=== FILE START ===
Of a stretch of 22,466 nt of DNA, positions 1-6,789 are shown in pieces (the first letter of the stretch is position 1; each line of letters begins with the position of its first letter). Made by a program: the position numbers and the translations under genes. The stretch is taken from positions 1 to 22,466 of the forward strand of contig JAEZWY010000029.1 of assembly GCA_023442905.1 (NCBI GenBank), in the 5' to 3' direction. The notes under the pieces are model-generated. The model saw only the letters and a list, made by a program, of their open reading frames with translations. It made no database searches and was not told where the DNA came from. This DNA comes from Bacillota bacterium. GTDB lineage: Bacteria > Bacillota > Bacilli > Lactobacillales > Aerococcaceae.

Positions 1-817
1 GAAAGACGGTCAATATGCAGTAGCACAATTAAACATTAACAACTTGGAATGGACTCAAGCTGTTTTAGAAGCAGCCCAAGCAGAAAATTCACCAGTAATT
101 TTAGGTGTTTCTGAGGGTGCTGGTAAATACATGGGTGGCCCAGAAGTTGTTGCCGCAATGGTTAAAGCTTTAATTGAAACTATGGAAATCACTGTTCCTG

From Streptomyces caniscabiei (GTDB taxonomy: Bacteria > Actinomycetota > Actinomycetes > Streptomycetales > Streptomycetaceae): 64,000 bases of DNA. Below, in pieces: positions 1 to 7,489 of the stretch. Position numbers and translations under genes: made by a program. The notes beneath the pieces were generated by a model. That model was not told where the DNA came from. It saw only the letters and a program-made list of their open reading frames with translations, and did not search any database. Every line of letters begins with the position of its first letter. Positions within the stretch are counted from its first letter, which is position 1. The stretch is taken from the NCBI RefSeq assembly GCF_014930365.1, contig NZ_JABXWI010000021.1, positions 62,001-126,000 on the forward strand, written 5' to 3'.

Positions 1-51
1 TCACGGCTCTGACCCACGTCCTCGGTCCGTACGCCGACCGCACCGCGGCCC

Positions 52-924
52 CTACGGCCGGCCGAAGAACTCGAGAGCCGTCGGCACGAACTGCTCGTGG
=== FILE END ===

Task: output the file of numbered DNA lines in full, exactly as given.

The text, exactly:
Of a stretch of 22,466 nt of DNA, positions 1-6,789 are shown in pieces (the first letter of the stretch is position 1; each line of letters begins with the position of its first letter). Made by a program: the position numbers and the translations under genes. The stretch is taken from positions 1 to 22,466 of the forward strand of contig JAEZWY010000029.1 of assembly GCA_023442905.1 (NCBI GenBank), in the 5' to 3' direction. The notes under the pieces are model-generated. The model saw only the letters and a list, made by a program, of their open reading frames with translations. It made no database searches and was not told where the DNA came from. This DNA comes from Bacillota bacterium. GTDB lineage: Bacteria > Bacillota > Bacilli > Lactobacillales > Aerococcaceae.

Positions 1-817
1 GAAAGACGGTCAATATGCAGTAGCACAATTAAACATTAACAACTTGGAATGGACTCAAGCTGTTTTAGAAGCAGCCCAAGCAGAAAATTCACCAGTAATT
101 TTAGGTGTTTCTGAGGGTGCTGGTAAATACATGGGTGGCCCAGAAGTTGTTGCCGCAATGGTTAAAGCTTTAATTGAAACTATGGAAATCACTGTTCCTG

From Streptomyces caniscabiei (GTDB taxonomy: Bacteria > Actinomycetota > Actinomycetes > Streptomycetales > Streptomycetaceae): 64,000 bases of DNA. Below, in pieces: positions 1 to 7,489 of the stretch. Position numbers and translations under genes: made by a program. The notes beneath the pieces were generated by a model. That model was not told where the DNA came from. It saw only the letters and a program-made list of their open reading frames with translations, and did not search any database. Every line of letters begins with the position of its first letter. Positions within the stretch are counted from its first letter, which is position 1. The stretch is taken from the NCBI RefSeq assembly GCF_014930365.1, contig NZ_JABXWI010000021.1, positions 62,001-126,000 on the forward strand, written 5' to 3'.

Positions 1-51
1 TCACGGCTCTGACCCACGTCCTCGGTCCGTACGCCGACCGCACCGCGGCCC

Positions 52-924
52 CTACGGCCGGCCGAAGAACTCGAGAGCCGTCGGCACGAACTGCTCGTGG